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December 2006 Cookbook of the Month: Cast Your Vote Here

r
redwood2bay Nov 10, 2006 04:47 AM

Thanks to all the hounds who suggested baking titles for our December 2006 cookbook of the month. I've about 50 pounds of baking cookbooks from the library stacked in my living room. Almost all of them looked interesting and made me eager to bake: it was a tough task to narrow down our list to three. I apologize to you in advance if your favorite baking cookbook isn't on this list-- in this category, there is an embarrassment of riches.

Please remember that we aren't selecting the "best" baking cookbook out there but rather one that a decent-sized group of hounds would be willing to bake from in December.

Please vote for ONE of the following:
-- THE FANNIE FARMER BAKING BOOK by Marion Cunningham
-- MARTHA STEWART'S BAKING HANDBOOK by Martha Stewart
-- BAKING FROM MY HOME TO YOURS by Dorie Greenspan

If you are unfamiliar with any of these, I would suggest taking a look at your local library or bookstore. They are very different in their own ways, but all offer a variety of different baking recipes for the home cook.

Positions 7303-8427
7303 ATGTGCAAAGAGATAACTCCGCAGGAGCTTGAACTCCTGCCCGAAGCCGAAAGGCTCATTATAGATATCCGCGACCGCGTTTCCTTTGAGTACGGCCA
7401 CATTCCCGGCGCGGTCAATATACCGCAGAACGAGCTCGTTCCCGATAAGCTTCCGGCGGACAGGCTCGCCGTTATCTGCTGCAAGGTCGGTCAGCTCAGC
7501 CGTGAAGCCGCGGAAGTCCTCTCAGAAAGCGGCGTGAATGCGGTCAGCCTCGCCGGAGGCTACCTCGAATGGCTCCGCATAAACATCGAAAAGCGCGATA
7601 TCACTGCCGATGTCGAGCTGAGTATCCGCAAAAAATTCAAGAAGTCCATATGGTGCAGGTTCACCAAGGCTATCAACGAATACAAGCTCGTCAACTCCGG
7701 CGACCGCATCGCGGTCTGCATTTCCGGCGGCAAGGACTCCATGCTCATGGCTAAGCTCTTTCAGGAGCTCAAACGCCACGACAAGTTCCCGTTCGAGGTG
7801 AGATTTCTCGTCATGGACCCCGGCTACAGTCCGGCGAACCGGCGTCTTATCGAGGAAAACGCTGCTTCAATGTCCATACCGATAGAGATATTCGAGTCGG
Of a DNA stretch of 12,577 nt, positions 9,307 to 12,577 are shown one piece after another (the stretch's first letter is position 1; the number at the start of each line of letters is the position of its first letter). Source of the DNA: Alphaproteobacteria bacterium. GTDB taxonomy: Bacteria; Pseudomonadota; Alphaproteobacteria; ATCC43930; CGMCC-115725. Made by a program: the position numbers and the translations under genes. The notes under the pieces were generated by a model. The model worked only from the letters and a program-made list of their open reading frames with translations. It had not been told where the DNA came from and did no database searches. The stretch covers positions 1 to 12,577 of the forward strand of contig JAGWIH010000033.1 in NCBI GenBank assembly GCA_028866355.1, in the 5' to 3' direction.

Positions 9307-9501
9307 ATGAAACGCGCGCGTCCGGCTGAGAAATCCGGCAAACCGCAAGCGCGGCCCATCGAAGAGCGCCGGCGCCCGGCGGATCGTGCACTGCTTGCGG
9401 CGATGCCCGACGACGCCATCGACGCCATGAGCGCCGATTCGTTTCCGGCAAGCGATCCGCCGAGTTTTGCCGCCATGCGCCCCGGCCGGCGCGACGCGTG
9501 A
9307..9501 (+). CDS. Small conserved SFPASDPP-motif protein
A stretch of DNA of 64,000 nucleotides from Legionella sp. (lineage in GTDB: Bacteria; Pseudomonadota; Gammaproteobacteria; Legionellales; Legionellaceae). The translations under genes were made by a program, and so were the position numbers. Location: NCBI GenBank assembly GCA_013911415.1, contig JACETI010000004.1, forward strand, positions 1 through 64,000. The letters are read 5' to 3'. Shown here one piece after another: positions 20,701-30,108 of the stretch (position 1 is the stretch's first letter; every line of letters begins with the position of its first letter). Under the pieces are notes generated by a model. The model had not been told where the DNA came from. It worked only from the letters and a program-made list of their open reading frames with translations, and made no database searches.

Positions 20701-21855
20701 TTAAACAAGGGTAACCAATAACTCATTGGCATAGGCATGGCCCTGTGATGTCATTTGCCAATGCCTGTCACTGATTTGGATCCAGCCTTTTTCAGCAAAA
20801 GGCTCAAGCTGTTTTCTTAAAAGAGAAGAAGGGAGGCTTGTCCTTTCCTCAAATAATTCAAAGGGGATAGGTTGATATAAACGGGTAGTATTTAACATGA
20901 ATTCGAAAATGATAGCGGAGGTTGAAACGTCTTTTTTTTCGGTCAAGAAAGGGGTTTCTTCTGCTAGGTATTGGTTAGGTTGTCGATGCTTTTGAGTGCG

Please attach your votes to this thread. Voting will be open until midnight (Pacific Standard Time), Sunday, November 12th. I'll announce the December cookbook on Monday, November 13th.

Thanks for participating!

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  1. m
    morebubbles RE: redwood2bay Nov 10, 2006 11:11 AM

    Martha Stewart Baking
    Because I have it. I just bought 2 baking cookbooks that are not on the list.

    1. beetlebug RE: redwood2bay Nov 10, 2006 11:51 AM

      My vote is for Martha Stewart. The main reason is because of my access to the books at the library. There are more copies of the MS books in the library system which gives me the opportunity to keep it through early January. Baking from My Home to Yours looks wonderful (I checked them all out on Amazon) but the book only came out in September. Consequently, all copies at the library have holds or requests on them. As for the Fanny Farmer book, that also looks quite informative but, oddly enough, out of the entire library system, there is only one copy.

      In fairness to all three books. they all look great. I better start running again because I feel my waistline expanding just thinking about all this baking. ;-)

      1 Reply
      1. re: beetlebug
        d
        DGresh RE: beetlebug Nov 10, 2006 01:02 PM

        I concur re: martha stewart for all the same reasons with regard to my library system

        Editing now; well took a look at the Greenspan book and I'll say it looks pretty good. So how about one vote for each--

      2. c
        ceeceee RE: redwood2bay Nov 10, 2006 12:57 PM